YSEALI Seeds for the Future Grantee Produces Conservation Film Series in Brunei

YSEALI Seeds for the Future has brought together many talented people to address the most pressing challenges in different communities across Southeast Asia. In 2020, despite all the ups and downs, the YSEALI Seeds grantees have added a new meaning to the word “community” with their perseverance and passion.

As we get ready to leave behind a challenging year, we are celebrating small grant competition winner Play Naturally for releasing Brunei’s first series of conservation short films. The innovative project provides opportunities for Bruneian youth to create short films inspired by the beauty of nature and local myths and legends.

The Play Naturally project provides opportunities for Bruneian youth to create short films inspired by the beauty of nature and Dusun myths and legends. The project was launched with the hope … that the stories we create will inspire filmmakers and audiences alike to see natural environments as part of our cultural heritage,” the founders of Play Naturally wrote on their website.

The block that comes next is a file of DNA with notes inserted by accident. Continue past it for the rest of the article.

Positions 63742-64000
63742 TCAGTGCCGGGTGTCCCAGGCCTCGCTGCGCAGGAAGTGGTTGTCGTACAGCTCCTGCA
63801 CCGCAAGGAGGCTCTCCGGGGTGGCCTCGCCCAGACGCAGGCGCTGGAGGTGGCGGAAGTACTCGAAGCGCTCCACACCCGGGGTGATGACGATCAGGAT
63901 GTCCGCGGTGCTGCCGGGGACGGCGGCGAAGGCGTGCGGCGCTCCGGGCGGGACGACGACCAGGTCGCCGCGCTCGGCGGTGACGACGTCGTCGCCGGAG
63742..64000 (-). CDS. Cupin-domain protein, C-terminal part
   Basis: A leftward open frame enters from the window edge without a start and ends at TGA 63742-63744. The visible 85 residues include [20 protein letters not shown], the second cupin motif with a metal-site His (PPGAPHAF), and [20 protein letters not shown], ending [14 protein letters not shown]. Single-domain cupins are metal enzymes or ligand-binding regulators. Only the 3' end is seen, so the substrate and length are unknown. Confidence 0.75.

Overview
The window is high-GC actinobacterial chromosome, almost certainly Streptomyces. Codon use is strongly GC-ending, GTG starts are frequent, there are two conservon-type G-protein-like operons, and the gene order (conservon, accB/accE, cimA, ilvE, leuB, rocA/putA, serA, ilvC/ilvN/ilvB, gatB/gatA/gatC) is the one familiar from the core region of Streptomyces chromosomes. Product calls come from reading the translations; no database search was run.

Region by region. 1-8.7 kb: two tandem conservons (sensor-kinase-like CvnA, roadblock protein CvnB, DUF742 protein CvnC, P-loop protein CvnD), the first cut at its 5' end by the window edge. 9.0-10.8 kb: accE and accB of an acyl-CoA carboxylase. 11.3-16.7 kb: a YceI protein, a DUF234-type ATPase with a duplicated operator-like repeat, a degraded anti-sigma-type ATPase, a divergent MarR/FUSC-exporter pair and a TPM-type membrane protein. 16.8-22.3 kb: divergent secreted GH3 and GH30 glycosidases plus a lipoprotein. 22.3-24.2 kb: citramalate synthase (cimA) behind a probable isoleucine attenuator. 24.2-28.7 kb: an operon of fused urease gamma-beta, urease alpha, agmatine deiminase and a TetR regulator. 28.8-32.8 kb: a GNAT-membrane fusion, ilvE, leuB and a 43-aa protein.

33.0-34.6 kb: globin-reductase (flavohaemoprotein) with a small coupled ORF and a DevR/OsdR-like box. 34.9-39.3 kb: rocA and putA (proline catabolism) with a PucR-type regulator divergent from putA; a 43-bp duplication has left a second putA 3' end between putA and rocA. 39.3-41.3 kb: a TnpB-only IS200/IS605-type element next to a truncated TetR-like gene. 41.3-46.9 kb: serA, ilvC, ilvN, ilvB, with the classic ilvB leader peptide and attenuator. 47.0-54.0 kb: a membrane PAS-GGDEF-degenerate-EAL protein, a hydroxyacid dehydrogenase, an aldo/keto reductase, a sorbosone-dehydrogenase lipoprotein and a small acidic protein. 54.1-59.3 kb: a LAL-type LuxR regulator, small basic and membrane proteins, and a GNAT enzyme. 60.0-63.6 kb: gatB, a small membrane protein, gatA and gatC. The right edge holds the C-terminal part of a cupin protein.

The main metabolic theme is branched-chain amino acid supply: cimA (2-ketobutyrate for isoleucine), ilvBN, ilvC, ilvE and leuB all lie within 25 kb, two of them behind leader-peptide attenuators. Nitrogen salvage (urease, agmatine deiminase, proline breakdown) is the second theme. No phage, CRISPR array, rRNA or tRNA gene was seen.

Play Naturally’s three short films Mother Nature, Mpoyong, and Kisah Suang Jati are available for viewing on their website. You may support the young artists by watching and “liking” their creative expression. Read more about these three films below.

Mother’s Nature

Mother’s Nature is inspired by the story of Pulau Labi-labi, an island in the middle of Tasek Merimbun lake in Brunei. This short film tells the story of a young boy raised by a tour guide from the lake who struggles to find balance between his ideals and his duties.


Mpoyong, named after a monster from a Dusun legend, is a short thriller about two sisters who return to their mother’s village following her passing to learn more about her past. The legend implies that even if Mpoyong has never been seen, you can still hear cries of pain and dragging chains.

Kisah Suang Jati

Kisah Suang Jati is a short film drama that portrays a Dusun mother and son, caught between the tides of tradition and urbanization. Find out how they reflect on their heritage while transitioning out of a place they always called home.

Enjoy the three short films made by Play Naturally’s project participants through The Conservation Filmmaking Program on